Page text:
Alas, my apple pie vapor didn’t produce any psychoactive effects, just an extremely unpleasant burnt smell that seemed to hang around for hours afterward. Peering through the mist to the bottom of the flask I found that some parts of the vapor had condensed on contact with the cool water bath, forming a yellowish liquid covered by a dark brown oily film.
After about ten minutes of intense heating, no more vapor seemed to be coming off the charred remains of the apple pie and so we concluded that our experiment was complete. In my keenness to inspect the contents of the test tube, I briefly forgot that when you heat glass with a Bunsen flame for ten minutes it gets really quite hot and badly burned my index finger. There’s a good reason why the most dangerous bit of equipment I am generally allowed near is a desktop computer.
After a much longer wait, I gingerly returned to the test tube and tipped its contents onto the bench. The apple pie had been reduced to a jet-black, rocklike substance whose surface was slightly shiny in places. So what can we conclude about the composition of apple pie from this admittedly rather silly experiment? Well, we’ve ended up with three different substances: a black solid, a yellow liquid, and a white gas, which by now had infused my skin, hair, and clothes with a nauseating burnt smell. I admit that the precise chemical composition of these three apple pie components was not entirely clear to me at the time, though I was pretty sure the black stuff was charcoal and that the yellowish liquid was probably mostly water. To get further toward a list of fundamental apple pie ingredients we are going to need to do some more advanced chemical analysis.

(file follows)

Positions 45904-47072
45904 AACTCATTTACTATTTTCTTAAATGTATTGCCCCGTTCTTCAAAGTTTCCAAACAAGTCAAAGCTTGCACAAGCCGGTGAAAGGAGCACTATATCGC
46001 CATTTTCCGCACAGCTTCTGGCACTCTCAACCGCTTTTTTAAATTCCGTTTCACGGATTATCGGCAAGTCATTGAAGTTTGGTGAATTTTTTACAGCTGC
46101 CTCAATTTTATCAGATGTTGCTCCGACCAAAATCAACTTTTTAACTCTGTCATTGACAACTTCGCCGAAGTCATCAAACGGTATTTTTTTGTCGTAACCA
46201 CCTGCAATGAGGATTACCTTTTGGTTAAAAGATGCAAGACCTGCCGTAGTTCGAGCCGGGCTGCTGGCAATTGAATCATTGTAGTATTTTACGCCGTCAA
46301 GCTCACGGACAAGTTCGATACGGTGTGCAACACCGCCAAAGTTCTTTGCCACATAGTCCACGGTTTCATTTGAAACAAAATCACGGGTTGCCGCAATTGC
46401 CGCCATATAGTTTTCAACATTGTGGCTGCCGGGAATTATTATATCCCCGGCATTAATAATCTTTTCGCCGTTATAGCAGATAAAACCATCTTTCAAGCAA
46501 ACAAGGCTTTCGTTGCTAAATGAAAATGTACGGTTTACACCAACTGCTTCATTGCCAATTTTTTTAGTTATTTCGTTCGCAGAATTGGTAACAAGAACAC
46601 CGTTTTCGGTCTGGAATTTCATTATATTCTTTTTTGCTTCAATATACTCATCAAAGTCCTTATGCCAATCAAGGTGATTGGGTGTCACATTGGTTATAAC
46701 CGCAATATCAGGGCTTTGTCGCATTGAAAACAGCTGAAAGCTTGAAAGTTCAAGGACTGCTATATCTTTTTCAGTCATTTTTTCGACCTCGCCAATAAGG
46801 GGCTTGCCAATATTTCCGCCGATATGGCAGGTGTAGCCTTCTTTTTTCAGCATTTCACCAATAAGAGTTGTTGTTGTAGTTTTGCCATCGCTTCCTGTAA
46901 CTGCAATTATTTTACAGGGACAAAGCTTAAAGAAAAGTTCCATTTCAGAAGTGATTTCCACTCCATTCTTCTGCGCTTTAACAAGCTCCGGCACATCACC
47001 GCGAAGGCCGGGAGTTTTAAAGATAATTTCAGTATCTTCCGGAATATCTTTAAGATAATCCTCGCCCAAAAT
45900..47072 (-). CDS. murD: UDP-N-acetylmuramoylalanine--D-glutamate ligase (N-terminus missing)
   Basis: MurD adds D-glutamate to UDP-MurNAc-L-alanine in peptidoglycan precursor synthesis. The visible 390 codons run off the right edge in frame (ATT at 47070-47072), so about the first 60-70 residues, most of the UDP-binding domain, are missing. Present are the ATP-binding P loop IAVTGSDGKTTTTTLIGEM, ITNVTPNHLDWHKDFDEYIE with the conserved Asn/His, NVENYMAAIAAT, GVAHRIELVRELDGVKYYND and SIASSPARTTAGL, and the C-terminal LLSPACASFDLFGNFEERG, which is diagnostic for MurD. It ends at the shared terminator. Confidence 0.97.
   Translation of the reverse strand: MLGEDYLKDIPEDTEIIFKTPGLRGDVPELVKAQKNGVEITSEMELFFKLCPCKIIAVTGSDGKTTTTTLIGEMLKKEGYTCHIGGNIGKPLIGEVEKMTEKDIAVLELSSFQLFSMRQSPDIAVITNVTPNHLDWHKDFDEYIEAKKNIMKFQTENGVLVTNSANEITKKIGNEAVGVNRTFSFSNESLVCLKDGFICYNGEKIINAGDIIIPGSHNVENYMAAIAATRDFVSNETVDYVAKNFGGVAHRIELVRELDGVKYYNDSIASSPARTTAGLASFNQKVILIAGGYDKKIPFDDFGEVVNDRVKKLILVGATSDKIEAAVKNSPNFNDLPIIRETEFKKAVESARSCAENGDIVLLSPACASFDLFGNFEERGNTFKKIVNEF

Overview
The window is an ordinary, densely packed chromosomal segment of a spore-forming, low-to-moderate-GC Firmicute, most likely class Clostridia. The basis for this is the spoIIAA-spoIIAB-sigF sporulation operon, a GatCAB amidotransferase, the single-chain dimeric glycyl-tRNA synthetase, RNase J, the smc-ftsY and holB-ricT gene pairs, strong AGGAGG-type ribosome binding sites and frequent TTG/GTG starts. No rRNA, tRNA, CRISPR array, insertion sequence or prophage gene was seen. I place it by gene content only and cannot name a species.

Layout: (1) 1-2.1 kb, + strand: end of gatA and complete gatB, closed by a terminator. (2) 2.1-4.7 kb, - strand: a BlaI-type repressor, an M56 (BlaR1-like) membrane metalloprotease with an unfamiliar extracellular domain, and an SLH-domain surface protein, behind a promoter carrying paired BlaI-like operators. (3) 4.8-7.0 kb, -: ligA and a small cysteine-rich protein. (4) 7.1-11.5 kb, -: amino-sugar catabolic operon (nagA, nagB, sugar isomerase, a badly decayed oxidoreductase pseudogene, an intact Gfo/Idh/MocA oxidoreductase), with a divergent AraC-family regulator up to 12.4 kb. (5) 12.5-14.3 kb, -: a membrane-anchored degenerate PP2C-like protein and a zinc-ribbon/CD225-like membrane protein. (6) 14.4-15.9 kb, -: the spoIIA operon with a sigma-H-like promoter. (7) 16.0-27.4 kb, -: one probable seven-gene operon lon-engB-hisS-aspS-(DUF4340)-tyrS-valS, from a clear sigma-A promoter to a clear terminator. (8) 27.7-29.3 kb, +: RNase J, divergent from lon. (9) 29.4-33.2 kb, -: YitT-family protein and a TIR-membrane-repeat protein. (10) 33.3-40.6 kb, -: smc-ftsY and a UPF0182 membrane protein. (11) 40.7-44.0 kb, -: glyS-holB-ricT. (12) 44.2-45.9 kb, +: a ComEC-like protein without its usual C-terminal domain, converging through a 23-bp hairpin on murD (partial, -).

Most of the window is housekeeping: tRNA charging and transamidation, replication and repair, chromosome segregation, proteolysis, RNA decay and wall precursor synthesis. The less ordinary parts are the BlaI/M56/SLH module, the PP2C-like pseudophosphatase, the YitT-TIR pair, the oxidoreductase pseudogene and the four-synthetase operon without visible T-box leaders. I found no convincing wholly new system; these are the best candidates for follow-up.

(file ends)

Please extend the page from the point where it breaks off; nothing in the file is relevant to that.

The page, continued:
I shouldn’t admit this as a physicist, but chemistry was my favorite subject at school. Physics labs were sterile, joyless places where we were expected to find excitement wiring up a circuit or glumly timing the swing of a pendulum. But the chemistry lab was a place of magic, where you could play with flame and acid, set fire to magnesium ribbon that burned so bright it dazzled, or bubble colored potions through delicate glassware. The safety glasses, the bottles of sodium hydroxide with threatening orange warning labels, and white lab coats stained with the unidentified, perhaps toxic, remains of experiments past, all helped to lend the chemistry lab a frisson of danger. And marshaling all this was our enigmatic teacher, Mr. Turner, who arrived at school in a sports car and was rumored to have made his fortune by inventing the spray-on condom.